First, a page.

Don’t Listen To Expiration Dates On Food Labels

People throw away tons of food every year, and most of them check the expiration dates on the products to see if they are still safe to consume.

However, apparently, these dates are not always what they seem.

The National Resource Defense Council stated that the “Sell by” dates do not indicate the safety of foods, as they are more like a prediction about the time the item will be kept in stock.

Other variations like “Use by” and “Best by” typically indicate the prediction of the manufacturer about the time when the item has reached its optimal freshness, and not its spoilage.

Therefore, these dates can be quite confusing.

To be more certain about the condition of the food you intend to consume, you should pay attention when it was bought and when it was opened. These are the real expiration dates of some of the most popular foods:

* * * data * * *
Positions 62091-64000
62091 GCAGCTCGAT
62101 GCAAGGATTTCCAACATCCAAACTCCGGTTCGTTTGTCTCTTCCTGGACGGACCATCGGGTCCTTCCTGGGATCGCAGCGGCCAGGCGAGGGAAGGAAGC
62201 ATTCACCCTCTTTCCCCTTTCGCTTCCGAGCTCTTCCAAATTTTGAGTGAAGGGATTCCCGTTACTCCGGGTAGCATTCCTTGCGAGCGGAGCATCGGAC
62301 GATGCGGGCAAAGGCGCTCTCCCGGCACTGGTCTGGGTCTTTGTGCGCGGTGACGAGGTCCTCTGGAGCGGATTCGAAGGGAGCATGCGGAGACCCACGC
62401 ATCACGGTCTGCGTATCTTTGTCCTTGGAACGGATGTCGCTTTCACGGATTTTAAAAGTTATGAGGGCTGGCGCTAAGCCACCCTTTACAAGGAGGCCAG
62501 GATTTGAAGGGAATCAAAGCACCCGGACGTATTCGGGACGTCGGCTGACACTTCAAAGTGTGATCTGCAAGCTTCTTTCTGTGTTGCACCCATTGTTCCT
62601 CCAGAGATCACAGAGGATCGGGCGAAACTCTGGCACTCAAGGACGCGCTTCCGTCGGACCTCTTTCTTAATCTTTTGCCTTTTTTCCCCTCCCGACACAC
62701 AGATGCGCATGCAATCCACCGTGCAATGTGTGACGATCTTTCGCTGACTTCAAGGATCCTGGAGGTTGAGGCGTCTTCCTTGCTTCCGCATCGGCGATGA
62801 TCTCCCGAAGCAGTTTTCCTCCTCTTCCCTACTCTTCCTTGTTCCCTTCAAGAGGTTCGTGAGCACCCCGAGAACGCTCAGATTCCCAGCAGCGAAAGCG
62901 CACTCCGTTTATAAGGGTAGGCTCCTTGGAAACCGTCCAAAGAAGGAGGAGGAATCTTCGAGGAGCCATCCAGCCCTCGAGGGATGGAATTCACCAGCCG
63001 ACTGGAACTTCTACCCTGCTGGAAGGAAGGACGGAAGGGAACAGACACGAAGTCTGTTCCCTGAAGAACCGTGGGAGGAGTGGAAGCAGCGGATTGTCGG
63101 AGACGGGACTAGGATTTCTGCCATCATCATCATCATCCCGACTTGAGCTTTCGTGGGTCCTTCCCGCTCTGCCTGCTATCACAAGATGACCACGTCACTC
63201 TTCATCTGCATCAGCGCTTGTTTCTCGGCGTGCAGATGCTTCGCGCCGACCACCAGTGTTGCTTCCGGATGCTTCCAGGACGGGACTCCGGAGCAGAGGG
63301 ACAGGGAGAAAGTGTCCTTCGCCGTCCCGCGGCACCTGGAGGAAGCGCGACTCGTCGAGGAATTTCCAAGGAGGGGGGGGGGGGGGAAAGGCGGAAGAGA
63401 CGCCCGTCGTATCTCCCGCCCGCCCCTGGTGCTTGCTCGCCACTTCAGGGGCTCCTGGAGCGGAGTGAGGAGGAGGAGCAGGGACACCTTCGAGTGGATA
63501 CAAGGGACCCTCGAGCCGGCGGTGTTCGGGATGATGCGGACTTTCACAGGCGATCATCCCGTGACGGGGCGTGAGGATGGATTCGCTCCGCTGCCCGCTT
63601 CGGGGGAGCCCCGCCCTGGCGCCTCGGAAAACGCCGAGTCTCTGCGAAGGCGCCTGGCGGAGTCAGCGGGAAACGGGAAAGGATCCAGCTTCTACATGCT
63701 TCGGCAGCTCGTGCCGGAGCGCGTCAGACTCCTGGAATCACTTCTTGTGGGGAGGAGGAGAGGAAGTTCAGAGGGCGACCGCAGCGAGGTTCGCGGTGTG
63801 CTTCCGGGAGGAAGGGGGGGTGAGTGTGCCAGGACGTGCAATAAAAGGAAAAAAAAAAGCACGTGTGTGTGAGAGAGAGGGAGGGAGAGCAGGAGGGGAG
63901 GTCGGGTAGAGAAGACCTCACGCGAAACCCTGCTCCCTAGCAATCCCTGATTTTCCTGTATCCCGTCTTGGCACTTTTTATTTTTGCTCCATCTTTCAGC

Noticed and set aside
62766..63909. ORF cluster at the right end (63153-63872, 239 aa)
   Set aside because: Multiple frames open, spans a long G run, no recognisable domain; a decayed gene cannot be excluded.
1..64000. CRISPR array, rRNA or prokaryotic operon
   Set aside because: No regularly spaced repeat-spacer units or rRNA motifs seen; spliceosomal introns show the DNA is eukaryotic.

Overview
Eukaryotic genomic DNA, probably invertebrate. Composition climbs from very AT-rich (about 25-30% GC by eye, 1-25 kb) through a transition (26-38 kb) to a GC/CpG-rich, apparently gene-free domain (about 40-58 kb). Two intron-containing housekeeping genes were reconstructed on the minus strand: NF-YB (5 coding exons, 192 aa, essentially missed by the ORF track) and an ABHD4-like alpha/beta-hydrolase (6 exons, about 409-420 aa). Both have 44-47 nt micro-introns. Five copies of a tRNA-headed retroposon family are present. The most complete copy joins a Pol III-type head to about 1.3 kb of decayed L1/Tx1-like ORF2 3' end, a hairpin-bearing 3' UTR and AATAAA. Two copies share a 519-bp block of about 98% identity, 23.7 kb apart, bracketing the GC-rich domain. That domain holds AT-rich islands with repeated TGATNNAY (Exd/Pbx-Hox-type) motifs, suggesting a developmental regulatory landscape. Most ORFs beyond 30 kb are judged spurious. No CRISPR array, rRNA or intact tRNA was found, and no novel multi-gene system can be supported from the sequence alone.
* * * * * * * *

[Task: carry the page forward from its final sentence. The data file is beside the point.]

In most cases, it lasts a week more than the “Sell by” date, but we advise you to smell it before you drink it, and if it smells sour, you should toss it.


Honey can last an entire lifestyle, as it cannot go off, so you should not throw it away.


The boxed chocolate can stay from 6-9 months at room temperature, and up to 18 months if frozen.

Uncooked Poultry

It can be kept in the freezer for 9 months, and a few days in the fridge after purchase.

Peanut Butter

The jar of peanut butter can stay up to 4 months in the pantry after it has been opened.


The commercially packaged yogurt can stay a week or two weeks after the “Sell by” date, and 1-2 months if frozen.


If you freeze the eggs, they can last up to a year, and if you keep them in the basket, keep them 3-5 weeks after purchase.



If you freeze the salmon, it can be kept for 2-3 months for best taste, while the unopened item will last a day or two from the date of purchase.

Sources and References: -- Original Article Source